Posted Nov 12, 2014 at RedStateEclectic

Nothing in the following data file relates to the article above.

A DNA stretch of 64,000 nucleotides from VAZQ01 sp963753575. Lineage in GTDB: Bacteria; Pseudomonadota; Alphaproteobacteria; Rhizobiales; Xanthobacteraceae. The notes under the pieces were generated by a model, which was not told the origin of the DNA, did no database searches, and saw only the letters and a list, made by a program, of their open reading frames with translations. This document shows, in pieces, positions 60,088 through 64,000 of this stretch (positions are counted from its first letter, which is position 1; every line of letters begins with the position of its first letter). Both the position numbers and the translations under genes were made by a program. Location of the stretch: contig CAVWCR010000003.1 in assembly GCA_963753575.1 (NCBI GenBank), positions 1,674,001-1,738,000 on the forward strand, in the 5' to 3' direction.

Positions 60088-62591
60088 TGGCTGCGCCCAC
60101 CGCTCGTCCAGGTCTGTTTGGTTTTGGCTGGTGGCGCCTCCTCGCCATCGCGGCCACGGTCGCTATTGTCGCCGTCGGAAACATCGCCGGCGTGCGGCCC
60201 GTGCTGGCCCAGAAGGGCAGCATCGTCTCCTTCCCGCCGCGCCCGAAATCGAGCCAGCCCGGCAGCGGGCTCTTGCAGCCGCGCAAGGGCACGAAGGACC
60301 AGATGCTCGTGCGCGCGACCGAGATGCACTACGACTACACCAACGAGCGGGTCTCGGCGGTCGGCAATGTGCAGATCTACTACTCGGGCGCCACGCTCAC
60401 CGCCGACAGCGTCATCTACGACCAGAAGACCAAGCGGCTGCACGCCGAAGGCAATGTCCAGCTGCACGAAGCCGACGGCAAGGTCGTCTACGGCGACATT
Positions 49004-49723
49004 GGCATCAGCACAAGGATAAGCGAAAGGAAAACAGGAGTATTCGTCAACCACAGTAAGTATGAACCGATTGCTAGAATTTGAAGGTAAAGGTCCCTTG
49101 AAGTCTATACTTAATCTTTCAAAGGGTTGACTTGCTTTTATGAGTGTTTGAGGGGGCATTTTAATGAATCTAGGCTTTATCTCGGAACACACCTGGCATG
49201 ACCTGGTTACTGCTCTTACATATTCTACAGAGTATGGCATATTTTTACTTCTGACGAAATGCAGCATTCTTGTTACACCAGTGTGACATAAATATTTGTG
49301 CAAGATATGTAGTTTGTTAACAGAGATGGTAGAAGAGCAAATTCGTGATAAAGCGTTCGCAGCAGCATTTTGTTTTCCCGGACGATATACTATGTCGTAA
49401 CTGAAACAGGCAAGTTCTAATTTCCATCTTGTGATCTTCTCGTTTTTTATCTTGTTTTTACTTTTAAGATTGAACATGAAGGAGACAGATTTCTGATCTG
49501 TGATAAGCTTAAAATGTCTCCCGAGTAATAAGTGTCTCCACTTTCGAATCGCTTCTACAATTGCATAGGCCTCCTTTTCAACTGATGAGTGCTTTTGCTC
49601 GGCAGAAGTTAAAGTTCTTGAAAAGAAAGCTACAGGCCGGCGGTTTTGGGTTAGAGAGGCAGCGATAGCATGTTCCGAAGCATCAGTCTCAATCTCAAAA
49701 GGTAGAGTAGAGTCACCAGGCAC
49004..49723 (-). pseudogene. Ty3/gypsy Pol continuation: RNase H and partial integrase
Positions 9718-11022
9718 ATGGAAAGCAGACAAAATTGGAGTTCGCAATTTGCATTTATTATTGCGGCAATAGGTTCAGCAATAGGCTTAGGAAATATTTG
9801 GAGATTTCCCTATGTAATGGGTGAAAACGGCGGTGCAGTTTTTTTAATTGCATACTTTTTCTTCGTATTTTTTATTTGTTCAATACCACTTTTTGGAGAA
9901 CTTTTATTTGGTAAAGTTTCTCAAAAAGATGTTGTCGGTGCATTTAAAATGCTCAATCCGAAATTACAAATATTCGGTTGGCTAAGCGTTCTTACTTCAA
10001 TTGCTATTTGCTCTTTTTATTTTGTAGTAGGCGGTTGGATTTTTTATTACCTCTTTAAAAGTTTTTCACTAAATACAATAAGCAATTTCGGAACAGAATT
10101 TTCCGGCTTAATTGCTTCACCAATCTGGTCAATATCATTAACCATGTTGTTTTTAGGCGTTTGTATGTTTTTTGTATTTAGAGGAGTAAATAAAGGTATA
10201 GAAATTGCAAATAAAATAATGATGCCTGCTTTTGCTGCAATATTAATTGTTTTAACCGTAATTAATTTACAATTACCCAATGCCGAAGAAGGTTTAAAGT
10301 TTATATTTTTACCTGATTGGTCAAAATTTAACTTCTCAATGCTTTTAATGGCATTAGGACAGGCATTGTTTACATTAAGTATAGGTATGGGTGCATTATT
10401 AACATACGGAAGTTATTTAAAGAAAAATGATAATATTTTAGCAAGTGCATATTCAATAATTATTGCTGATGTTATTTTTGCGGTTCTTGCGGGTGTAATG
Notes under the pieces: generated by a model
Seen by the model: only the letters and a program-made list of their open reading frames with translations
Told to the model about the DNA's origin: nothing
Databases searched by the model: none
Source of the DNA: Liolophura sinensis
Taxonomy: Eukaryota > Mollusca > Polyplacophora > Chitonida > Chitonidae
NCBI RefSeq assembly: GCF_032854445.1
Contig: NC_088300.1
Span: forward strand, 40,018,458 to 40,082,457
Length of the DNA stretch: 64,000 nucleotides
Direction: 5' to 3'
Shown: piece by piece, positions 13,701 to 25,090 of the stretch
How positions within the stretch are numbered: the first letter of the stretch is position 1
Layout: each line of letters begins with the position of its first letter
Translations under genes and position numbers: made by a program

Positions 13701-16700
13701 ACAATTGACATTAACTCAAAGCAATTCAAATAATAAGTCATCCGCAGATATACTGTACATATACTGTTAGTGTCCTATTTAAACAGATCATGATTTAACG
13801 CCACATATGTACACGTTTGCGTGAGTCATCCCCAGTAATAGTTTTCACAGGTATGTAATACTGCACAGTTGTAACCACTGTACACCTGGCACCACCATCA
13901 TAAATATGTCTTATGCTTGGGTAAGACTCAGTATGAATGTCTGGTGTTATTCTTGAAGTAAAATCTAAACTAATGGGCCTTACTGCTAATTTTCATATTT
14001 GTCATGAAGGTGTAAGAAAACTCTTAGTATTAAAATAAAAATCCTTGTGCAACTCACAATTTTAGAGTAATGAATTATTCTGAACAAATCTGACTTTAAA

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The art of faking - the above drawing is actually two-dimensional. Image credit. Remember Obama campaigning based on the promise of a decisive turn towards transparency? He was right to champion transparency - but did he and his entourage mean it? Writes Jim Harper of the CATO Institute: The benefits of transparency are hard to explain. Bit by bit, we’re improving public oversight of government, I’ve been heard to say, implying more libertarian-friendly outcomes—never quite sure that I’m getting my message through. Now comes a comment on transparency that articulates its importance better than I ever could. It’s Obamacare architect Jonathan Gruber describing how lacking transparency allowed the president’s signature health care regulation to pass. The source. "This bill was written in a tortured way to make sure CBO did not score the mandate as taxes. If CBO [Congressional Budget Office] scored the mandate as taxes, the bill dies. Okay, so it’s written to do that. In terms of risk rated subsidies, if you had a law which said that healthy people are going to pay in – you made explicit healthy people pay in and sick people get money, it would not have passed… Lack of transparency is a huge political advantage. And basically, call it the stupidity of the American voter or whatever, but basically that was really really critical for the thing to pass....Look, I wish Mark was right that we could make it all transparent, but I’d rather have this law than not." The source. Adds the Coyote: By the way, Jonathon Gruber was the one in 2012 who said over and over that the limitation of subsidies to state-run exchanges was not a drafting error, but was an intentional feature meant to give incentives to states to create exchanges. Now that it is clear that incentive did not do its job, and a case is in front of the Supreme Court attempting to enforce the plain language of the law, Gruber is now saying that he mispoke (over and over again) in 2012 and it was a typo. Given the fact that he has now admitted he would gladly lie (and has) to the public to defend Obamacare, how much should we believe his current claims? The source. Looked upon from a different angle: What's up with GruberGate? See also here, and Administrative Creep, Sue and Settle, but also Regulation - Good, Moot, and Malign, and Bureaucracy and Other Half-Truths. Continue reading